concern was that the issue undermined the UK’s hosting of the 2018 Commonwealth
summit, and the continuing desire of politicians to blame bureaucratic error
rather than take responsibility.

What is clear is
that the Windrush scandal – there is no other word for it – is not about some
well-meaning fuzzy liberal issue. It is about the lives of significant numbers
of powerless citizens who helped rebuild Britain after the Second World War. It
is also about a state that publicly promotes the rule of law, treating people
with dignity and humanity and argues that justice, morality and democratic
principles are values worthy of adoption by the wider world. It is shaming.

Shame not just for
the UK government’s failure to put into practice what they claim to believe in,
but at the actions and inaction of successive senior politicians and officials
who either through disinterest or by design pursued a ‘hostile environment’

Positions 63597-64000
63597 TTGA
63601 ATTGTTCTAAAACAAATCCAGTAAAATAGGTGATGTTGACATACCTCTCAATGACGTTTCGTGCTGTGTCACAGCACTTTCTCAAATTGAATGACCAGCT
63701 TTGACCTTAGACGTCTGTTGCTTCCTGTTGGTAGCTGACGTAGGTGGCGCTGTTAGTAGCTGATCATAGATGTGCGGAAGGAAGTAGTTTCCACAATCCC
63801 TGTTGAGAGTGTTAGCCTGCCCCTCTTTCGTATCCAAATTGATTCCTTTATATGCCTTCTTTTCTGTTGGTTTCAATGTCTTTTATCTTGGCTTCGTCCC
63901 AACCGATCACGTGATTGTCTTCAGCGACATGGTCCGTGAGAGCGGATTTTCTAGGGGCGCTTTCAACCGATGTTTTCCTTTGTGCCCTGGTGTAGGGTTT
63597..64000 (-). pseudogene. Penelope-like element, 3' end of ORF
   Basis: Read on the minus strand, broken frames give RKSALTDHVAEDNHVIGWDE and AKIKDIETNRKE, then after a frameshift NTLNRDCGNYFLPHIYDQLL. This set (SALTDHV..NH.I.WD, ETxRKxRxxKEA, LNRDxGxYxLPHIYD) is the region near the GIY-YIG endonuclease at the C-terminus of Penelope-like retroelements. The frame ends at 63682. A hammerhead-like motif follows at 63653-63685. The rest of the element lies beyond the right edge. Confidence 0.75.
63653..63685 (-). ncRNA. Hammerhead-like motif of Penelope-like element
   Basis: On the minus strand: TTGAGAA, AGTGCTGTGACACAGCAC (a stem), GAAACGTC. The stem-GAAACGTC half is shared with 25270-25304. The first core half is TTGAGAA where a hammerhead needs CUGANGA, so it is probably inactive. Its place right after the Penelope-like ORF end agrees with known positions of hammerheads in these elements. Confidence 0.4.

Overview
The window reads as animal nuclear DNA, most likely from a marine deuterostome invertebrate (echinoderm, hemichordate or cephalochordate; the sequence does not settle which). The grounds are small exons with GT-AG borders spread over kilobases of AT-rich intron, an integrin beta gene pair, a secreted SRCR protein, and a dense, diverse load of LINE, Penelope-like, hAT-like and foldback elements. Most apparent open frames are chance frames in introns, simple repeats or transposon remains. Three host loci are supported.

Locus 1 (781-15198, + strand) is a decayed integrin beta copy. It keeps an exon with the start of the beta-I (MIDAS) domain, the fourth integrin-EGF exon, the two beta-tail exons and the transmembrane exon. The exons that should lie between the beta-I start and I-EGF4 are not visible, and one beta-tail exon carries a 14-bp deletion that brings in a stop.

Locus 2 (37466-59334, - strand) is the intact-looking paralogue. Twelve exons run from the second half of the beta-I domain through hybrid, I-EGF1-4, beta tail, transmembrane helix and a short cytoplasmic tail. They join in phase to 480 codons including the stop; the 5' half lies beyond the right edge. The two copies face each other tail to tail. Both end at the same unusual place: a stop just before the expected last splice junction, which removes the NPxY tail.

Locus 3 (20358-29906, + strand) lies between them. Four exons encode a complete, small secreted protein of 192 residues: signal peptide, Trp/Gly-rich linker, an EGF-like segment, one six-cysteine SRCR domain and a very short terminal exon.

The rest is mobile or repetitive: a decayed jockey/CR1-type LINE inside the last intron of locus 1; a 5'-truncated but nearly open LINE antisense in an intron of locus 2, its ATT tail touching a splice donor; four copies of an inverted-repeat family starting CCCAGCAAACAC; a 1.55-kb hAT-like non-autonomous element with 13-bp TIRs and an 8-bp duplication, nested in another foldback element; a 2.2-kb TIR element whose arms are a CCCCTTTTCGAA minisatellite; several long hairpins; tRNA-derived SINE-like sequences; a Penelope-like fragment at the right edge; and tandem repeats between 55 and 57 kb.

policy in a manner that was discriminatory and more likely to be found in an
authoritarian state.

These are issues that
will not go away. There are many wholly innocent people of Caribbean heritage
who are still trying with the help of lawyers, and if lucky with media support,
to escape from the Kafkaesque limbo into which the British state has cast them.

The issues involved
raise questions too for the Caribbean.

While the
Caribbean High Commissioners in London are now more determined to seek
explanations and provide active support, little has been said recently by the
region’s political leaders. This is regrettable as what has happened to the
Windrush generation continues to have wider resonance and genuine sympathy from
many in Britain who have never thought much about the Caribbean, the UK’s